Today's topic is courtesy of Robert S. in New York, an active member of our little Bladder Cancer fraternity. Robert can use your prayers and good will as he goes in for TURBT #2 tomorrow. Memorial Sloan-Kettering prefers to do 2 TURs all the time, the second done after 6 BCGs to verify grade and staging. Oddly, they don't routinely do the chemo bake post-TUR, which is a very effective treatment with ample supporting recent evidence. So maybe having that big reputation that MS-K has isn't "all that" after all... In any event Robert is dreading that his cancer T1 might be upgraded, so let's pray that won't be the case. He passed on this news article on how a small dose of aspirin daily can not only improve your heart health and reduce heart attack risk, it also strongly correlates with increased success rates for BCG treatments. Read on for details...
NEW YORK (Reuters Health) - The use of aspirin as a cardioprotective agent significantly reduces recurrence among patients being treated for high-grade, non-muscle-invasive bladder cancer, the results of a small case-control study suggest.My statistics training tells me that the low p values are very significant for correlation (though causation is still speculative). For instance the p value of 0.001 implies that there is less than one tenth of a percent chance that the difference between the samples is random. Pretty good analysis here, cheap and easy to implement, with benefits for your heart as well as your Bladder Cancer treatments!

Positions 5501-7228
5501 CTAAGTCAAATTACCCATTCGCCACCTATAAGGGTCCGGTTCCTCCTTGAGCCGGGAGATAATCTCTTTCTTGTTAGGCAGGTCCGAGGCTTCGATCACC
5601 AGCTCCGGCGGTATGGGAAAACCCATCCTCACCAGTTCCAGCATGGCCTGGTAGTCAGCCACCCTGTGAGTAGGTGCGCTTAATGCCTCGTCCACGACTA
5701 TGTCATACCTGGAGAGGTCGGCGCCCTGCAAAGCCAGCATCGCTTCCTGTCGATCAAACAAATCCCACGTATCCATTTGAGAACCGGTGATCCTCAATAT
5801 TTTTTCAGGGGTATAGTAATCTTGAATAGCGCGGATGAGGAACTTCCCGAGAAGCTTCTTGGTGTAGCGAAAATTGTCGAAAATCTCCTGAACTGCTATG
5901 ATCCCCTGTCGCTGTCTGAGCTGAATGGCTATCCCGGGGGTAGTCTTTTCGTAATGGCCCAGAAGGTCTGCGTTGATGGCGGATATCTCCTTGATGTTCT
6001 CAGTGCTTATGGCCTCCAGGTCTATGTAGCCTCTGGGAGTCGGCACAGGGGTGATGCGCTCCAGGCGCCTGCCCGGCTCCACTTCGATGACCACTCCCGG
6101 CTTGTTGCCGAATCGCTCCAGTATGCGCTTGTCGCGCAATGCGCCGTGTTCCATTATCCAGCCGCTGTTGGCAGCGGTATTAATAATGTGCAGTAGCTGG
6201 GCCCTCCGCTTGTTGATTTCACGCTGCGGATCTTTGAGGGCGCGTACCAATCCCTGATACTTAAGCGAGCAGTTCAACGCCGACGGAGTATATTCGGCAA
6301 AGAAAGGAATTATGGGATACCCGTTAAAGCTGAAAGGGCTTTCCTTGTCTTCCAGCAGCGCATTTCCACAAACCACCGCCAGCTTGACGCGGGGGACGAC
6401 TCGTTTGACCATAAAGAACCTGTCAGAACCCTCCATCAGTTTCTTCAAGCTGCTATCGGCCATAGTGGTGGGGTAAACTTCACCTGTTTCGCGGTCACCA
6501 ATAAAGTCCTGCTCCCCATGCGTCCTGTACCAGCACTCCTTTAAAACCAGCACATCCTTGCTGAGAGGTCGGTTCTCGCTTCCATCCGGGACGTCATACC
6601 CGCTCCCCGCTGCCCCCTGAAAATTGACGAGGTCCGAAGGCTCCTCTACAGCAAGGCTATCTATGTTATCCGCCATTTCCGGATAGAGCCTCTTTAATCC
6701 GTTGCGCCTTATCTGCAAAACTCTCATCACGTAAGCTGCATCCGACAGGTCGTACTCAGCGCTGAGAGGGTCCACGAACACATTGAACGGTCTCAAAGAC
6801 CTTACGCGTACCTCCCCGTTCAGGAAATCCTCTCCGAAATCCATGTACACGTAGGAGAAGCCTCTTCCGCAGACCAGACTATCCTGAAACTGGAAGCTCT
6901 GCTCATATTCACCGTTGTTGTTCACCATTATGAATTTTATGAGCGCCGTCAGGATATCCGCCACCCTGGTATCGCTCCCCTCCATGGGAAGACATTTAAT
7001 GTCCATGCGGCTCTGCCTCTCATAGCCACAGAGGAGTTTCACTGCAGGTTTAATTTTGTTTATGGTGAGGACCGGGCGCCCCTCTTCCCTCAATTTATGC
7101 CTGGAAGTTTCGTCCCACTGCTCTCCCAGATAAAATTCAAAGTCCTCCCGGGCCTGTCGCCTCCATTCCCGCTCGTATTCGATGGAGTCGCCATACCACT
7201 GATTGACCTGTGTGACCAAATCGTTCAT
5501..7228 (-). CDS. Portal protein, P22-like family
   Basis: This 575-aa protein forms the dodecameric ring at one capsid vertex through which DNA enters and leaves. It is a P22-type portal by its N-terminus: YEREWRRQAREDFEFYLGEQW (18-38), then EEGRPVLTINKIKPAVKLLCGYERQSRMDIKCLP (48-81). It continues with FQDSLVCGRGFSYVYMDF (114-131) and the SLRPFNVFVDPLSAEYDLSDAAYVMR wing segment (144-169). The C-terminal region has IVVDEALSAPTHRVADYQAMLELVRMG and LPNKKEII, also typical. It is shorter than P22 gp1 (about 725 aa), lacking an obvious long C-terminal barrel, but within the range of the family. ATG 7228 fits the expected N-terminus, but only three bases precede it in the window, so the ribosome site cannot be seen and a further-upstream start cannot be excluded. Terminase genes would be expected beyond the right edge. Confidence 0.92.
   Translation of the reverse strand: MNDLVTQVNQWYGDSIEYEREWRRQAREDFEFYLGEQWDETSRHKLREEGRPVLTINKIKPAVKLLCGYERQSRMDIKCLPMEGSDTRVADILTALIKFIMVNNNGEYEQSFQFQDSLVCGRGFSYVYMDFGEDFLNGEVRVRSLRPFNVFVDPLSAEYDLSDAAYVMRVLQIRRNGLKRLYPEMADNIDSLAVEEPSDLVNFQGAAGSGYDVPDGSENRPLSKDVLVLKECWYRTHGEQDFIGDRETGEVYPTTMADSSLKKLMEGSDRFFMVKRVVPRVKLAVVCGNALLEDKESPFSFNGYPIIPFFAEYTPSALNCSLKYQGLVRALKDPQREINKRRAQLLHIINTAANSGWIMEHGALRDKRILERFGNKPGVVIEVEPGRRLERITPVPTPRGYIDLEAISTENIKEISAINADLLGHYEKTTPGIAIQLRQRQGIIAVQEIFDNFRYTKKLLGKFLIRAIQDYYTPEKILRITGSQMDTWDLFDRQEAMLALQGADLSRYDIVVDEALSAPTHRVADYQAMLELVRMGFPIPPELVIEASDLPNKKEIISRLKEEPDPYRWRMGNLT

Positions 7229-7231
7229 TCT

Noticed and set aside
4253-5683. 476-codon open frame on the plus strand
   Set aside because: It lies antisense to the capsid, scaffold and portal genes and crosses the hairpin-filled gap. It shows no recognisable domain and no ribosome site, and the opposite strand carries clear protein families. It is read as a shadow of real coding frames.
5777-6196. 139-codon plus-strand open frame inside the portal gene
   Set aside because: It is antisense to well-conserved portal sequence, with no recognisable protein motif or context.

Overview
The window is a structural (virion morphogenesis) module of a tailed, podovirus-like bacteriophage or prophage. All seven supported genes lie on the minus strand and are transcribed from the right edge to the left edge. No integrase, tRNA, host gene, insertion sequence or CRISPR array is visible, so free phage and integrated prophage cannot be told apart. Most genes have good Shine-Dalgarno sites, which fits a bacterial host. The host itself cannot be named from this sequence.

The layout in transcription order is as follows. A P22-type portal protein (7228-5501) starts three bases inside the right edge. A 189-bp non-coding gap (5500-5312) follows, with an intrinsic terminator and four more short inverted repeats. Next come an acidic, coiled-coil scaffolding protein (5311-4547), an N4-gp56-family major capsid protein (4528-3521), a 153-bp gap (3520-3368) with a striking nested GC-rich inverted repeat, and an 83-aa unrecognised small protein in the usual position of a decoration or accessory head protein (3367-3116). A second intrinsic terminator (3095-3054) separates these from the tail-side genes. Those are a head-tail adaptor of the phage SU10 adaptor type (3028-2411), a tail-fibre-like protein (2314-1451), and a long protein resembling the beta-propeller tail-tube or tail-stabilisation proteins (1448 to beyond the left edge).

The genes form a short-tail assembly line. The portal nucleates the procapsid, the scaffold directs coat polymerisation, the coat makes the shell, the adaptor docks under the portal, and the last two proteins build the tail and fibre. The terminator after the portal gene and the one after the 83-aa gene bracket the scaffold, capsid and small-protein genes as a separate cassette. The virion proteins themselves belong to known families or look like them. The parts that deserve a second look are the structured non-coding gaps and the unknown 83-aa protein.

The subgroup of patients with carcinoma in situ and high-grade papillary bladder cancer has a "high risk of tumour recurrence and progression and thus represents an ideal cohort for evaluating chemopreventive agents," the research team, led by Dr. Jason R. Gee at the University of Wisconsin-Madison, comments in the March issue of BJU International.
Their study cohort comprised 43 such patients treated with intravesical bacille Calmette-Guerin. Twenty were taking aspirin (81 or 325 mg/day) for cardioprotection.
The 5-year recurrence-free survival rate was 64.3% among those taking aspirin versus 26.9% among those not taking aspirin (p = 0.03). After adjusting for multiple confounders, aspirin correlated with a significant effect on recurrence rate (hazard ratio 0.179, p = 0.001).
Other independent predictors were maintenance treatment with intravesical bacille Calmette-Guerin (HR 0.233, p = 0.02) and smoking history (HR 3.199, p = 0.05).
"The results of the present study support the further investigation of aspirin and other NSAIDs as preventive agents in patients being treated for non-muscle-invasive bladder cancer," Dr. Gee and associates conclude.